Schools benefit from a variety of different staff that support the learning and welfare of pupils. In addition to the main teacher in each classroom, there are many other jobs inside and outside of lessons that contribute to how a school runs and how pupils learn. These jobs are typically called support roles, and make up half of the workforce in schools.
Support roles will all be slightly different depending on the type of school you are working in, and the particular needs of pupils and parents in the area. People can also take on more than one type of role in one school, for example working as a bilingual teaching assistant in the classroom part time, while also working as a parent support advisor to their particular language community, or working as an invigilator during the examining period. Support roles are split into different types of general roles:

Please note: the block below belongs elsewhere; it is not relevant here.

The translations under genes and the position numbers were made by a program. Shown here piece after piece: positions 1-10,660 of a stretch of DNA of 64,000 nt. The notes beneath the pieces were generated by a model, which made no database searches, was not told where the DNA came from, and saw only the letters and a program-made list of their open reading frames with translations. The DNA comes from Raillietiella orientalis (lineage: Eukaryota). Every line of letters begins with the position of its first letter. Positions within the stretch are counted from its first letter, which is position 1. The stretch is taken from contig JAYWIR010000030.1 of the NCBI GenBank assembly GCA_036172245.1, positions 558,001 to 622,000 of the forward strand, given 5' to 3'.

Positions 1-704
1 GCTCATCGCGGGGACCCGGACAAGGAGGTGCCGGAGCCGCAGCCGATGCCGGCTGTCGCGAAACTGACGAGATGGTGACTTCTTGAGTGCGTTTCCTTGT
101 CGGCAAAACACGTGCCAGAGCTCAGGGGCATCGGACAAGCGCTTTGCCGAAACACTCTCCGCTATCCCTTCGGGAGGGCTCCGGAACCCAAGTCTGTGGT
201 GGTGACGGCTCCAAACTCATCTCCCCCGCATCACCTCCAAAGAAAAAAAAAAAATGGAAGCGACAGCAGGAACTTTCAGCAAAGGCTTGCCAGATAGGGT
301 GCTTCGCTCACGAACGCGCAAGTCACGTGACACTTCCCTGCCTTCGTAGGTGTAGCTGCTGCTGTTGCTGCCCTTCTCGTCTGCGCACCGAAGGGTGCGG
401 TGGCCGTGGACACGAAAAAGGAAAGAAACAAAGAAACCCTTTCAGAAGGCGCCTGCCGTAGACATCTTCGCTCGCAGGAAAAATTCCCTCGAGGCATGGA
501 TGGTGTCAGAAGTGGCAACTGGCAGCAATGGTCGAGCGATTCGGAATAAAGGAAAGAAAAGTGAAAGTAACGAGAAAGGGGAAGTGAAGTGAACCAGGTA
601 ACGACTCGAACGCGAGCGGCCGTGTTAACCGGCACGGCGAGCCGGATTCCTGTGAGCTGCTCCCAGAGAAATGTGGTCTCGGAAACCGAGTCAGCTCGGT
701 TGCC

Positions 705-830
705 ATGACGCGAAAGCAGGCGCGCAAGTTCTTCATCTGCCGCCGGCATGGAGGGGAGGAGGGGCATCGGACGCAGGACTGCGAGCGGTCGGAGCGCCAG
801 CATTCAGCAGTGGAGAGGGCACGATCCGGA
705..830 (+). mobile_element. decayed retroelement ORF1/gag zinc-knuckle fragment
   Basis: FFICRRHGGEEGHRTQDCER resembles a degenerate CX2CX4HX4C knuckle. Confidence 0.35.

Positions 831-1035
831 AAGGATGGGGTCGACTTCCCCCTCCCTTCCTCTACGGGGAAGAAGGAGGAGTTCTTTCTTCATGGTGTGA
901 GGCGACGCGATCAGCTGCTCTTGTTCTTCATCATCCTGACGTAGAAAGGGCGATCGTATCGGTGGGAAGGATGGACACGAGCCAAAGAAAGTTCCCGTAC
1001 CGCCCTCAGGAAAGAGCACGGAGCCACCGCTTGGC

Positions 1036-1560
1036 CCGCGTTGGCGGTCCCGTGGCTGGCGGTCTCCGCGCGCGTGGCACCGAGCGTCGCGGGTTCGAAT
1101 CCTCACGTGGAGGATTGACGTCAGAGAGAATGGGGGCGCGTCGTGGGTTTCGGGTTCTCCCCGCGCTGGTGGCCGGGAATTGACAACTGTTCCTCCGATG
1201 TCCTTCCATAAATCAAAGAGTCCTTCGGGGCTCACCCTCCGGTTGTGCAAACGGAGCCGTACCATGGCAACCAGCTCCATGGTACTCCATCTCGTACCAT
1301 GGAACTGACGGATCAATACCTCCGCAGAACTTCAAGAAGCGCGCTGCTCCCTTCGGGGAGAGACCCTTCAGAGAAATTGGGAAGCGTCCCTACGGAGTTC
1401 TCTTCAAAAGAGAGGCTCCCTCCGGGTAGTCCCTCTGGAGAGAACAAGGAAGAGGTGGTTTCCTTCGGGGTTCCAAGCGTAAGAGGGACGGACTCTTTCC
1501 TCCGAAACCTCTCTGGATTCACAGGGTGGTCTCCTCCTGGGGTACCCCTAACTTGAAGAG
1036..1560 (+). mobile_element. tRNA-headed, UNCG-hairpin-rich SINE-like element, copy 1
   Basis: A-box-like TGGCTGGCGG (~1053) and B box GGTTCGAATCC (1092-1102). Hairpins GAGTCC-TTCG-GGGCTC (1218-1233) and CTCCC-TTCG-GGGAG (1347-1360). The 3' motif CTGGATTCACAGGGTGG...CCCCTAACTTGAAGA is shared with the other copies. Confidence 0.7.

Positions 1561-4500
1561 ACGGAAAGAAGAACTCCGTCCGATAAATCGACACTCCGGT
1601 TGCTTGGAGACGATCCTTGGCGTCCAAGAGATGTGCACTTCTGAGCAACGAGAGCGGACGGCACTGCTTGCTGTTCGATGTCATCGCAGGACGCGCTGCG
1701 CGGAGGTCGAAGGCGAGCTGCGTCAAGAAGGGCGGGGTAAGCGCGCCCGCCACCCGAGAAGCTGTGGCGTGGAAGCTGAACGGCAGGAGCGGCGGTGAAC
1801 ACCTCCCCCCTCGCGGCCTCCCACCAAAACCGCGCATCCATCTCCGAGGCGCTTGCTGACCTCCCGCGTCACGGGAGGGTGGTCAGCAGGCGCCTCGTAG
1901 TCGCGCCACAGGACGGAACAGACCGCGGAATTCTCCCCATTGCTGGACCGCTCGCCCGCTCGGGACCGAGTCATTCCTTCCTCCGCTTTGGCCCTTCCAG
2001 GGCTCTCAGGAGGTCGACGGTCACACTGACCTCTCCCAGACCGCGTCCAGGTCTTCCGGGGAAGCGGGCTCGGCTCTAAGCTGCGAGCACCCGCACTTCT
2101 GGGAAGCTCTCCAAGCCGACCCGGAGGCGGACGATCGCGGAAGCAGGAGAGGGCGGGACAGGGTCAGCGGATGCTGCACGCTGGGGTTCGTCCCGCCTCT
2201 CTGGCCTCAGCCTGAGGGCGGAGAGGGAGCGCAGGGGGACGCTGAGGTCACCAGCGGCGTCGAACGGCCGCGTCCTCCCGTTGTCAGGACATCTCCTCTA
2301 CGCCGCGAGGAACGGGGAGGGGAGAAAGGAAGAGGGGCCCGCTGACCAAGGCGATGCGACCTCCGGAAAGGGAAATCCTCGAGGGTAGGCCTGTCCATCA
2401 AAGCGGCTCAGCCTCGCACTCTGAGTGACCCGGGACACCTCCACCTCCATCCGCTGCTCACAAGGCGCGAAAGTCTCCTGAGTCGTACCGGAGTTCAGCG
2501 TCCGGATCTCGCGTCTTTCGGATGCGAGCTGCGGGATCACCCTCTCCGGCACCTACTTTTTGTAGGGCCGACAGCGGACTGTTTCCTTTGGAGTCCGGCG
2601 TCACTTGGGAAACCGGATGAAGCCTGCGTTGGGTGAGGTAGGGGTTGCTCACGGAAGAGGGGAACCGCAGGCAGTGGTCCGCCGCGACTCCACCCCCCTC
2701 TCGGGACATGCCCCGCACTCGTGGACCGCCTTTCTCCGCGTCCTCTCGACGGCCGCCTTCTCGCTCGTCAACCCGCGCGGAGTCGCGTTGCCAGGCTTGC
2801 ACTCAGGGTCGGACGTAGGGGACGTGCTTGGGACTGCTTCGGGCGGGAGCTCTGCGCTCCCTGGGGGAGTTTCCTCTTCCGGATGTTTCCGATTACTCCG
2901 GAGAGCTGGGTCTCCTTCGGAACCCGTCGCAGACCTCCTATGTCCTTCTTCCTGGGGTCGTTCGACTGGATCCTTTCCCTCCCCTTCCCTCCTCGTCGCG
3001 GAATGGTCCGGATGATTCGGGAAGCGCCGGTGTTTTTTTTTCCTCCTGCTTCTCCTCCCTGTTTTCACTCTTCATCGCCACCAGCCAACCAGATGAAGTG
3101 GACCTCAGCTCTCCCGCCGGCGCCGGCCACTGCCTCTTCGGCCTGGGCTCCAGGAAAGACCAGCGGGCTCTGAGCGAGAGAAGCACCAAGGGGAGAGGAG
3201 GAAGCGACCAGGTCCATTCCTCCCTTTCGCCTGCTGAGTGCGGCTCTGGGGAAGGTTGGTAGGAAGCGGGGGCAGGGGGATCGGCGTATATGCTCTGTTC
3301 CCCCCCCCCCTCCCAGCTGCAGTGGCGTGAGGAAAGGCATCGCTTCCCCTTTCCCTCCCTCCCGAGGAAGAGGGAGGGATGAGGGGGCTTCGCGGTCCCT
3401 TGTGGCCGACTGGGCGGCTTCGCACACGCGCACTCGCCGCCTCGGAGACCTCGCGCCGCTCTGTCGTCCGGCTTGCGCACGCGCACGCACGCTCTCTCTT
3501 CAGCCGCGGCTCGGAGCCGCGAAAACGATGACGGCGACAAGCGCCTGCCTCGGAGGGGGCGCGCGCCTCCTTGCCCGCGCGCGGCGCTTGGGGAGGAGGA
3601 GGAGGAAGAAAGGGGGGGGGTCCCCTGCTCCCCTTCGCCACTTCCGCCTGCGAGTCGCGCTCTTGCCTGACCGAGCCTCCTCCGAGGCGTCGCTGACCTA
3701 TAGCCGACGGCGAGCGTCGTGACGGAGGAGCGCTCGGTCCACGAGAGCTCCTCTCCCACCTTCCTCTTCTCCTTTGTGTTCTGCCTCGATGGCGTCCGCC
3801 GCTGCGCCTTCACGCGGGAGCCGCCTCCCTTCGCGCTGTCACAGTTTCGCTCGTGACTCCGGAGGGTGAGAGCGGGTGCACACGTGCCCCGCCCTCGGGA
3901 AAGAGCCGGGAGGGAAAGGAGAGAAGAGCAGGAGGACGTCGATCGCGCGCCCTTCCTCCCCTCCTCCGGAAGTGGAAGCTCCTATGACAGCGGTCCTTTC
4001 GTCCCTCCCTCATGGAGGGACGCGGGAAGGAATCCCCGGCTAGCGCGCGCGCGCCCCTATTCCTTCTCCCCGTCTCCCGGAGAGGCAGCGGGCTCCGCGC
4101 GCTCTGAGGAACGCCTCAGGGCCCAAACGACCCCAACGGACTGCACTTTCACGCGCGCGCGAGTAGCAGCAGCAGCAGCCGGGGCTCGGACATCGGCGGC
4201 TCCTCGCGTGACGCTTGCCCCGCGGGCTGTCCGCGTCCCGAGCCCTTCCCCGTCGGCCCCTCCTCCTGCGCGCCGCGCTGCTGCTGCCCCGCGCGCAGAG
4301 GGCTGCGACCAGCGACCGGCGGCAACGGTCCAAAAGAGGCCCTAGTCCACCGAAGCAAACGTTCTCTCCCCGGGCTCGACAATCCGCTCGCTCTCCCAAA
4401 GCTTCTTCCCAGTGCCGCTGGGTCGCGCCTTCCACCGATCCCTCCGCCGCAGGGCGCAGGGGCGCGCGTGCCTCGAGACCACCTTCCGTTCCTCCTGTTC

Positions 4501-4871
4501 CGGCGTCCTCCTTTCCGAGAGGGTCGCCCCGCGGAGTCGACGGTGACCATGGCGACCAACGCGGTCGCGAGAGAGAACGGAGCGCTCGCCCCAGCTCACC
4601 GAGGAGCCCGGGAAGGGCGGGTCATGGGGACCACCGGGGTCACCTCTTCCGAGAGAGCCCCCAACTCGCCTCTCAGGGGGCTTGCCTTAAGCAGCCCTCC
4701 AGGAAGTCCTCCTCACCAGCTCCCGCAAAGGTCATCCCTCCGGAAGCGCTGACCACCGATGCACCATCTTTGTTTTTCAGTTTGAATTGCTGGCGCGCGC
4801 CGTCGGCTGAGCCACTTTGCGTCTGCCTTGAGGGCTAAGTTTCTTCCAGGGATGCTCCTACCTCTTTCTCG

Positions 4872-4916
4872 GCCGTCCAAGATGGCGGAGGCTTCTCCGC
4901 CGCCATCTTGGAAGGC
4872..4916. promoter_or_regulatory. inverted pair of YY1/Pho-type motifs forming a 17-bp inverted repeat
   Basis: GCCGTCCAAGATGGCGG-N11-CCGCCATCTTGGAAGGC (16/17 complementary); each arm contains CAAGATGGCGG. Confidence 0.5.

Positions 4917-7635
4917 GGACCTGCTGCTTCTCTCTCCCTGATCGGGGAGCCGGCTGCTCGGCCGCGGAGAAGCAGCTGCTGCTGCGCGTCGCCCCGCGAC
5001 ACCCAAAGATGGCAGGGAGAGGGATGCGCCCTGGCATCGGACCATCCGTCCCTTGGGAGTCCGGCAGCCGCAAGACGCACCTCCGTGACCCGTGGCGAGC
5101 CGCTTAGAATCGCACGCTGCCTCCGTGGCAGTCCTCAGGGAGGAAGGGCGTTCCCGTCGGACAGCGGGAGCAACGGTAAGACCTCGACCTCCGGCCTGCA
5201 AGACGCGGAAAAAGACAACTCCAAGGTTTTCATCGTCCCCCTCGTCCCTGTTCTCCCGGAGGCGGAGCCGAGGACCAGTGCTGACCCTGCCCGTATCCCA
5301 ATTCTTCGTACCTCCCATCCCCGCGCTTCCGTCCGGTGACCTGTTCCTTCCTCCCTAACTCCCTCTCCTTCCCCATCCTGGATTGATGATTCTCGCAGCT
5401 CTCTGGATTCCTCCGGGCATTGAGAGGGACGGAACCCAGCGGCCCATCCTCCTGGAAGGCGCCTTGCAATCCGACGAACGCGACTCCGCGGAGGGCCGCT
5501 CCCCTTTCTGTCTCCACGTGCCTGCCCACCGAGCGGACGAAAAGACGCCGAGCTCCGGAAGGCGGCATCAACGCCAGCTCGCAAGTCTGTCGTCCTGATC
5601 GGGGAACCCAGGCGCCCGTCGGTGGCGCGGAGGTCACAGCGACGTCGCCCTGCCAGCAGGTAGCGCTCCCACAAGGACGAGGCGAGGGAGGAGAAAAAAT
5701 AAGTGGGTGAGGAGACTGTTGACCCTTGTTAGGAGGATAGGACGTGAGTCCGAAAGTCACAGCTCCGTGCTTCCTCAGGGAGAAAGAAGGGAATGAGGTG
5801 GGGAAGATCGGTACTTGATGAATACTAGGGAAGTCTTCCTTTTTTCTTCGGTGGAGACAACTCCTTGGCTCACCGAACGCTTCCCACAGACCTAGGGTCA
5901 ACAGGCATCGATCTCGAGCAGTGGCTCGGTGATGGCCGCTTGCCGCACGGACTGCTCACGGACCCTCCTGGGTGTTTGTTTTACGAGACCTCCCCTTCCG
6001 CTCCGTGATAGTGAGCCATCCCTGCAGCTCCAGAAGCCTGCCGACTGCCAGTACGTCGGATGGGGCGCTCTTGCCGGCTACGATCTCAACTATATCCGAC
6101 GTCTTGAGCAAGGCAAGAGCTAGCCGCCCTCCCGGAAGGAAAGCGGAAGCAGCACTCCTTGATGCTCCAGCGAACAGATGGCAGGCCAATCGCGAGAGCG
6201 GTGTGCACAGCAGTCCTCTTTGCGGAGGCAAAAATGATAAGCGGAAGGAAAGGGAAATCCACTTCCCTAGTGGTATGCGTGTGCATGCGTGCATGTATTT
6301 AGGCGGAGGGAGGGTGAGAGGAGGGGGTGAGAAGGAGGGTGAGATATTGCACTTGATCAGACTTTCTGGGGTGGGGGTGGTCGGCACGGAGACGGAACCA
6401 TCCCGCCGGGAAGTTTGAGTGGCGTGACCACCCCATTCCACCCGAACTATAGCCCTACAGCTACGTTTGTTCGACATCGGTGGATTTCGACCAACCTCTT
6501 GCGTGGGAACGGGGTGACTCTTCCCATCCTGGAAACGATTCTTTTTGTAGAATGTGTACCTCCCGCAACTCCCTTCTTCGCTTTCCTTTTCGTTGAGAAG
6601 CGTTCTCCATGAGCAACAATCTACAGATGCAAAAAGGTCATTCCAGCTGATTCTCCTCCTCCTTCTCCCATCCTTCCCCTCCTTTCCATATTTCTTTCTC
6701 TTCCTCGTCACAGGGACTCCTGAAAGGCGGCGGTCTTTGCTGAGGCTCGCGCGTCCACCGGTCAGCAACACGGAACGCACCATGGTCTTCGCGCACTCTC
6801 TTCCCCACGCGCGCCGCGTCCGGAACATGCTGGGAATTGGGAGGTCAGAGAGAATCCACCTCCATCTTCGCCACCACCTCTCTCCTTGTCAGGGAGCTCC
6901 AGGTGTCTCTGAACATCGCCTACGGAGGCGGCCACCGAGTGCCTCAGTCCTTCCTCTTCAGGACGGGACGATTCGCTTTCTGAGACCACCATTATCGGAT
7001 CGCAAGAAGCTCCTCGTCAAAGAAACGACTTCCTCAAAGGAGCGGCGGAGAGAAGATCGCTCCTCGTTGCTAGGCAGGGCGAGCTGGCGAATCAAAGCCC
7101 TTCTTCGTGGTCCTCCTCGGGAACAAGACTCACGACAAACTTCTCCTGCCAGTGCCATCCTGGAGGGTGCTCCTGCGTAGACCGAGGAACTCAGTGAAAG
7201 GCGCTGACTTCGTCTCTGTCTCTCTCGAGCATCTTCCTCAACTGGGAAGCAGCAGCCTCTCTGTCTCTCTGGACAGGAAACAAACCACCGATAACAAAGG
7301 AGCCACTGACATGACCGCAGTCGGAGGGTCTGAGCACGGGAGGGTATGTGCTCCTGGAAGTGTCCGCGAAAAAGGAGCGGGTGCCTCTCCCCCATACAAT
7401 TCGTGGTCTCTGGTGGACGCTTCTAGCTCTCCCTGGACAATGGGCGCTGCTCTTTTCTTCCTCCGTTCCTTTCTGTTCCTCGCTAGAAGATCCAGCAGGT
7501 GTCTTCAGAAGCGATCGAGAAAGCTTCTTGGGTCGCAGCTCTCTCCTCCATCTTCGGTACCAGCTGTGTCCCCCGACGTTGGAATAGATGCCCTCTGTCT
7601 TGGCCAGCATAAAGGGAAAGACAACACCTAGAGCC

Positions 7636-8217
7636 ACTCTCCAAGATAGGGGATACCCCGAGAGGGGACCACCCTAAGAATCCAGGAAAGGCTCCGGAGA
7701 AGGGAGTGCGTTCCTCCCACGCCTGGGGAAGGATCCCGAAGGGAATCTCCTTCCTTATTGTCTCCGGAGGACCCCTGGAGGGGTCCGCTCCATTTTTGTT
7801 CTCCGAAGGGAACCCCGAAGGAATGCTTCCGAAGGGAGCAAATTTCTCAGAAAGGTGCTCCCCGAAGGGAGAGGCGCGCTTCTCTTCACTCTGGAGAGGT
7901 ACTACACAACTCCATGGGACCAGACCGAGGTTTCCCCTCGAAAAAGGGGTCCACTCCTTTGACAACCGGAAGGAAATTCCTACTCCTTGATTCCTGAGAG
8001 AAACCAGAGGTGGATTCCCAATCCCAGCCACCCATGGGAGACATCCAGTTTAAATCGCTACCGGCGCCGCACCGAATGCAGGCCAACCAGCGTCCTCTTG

Administrative and management - these roles may not be involved directly with pupil learning, but help with the smooth running of a school in other ways
Facilities - these roles help children to flourish by creating a safe and healthy environment, such as by ensuring caretakers, cleaners and catering staff.
Pupil support and welfare - these are roles which may take place inside and outside of school, and often deal with parents and carers as well as pupils to make sure a pupil can learn to their full potential.
Specialist and technical - these roles take place in the classroom where more technical skill is needed, for example in science or Information and Communication Technology (ICT), making sure lessons are safe for the teacher and pupils.
Teaching and learning support - these are roles in the classroom working with the main teacher to deliver education to pupils and help them learn.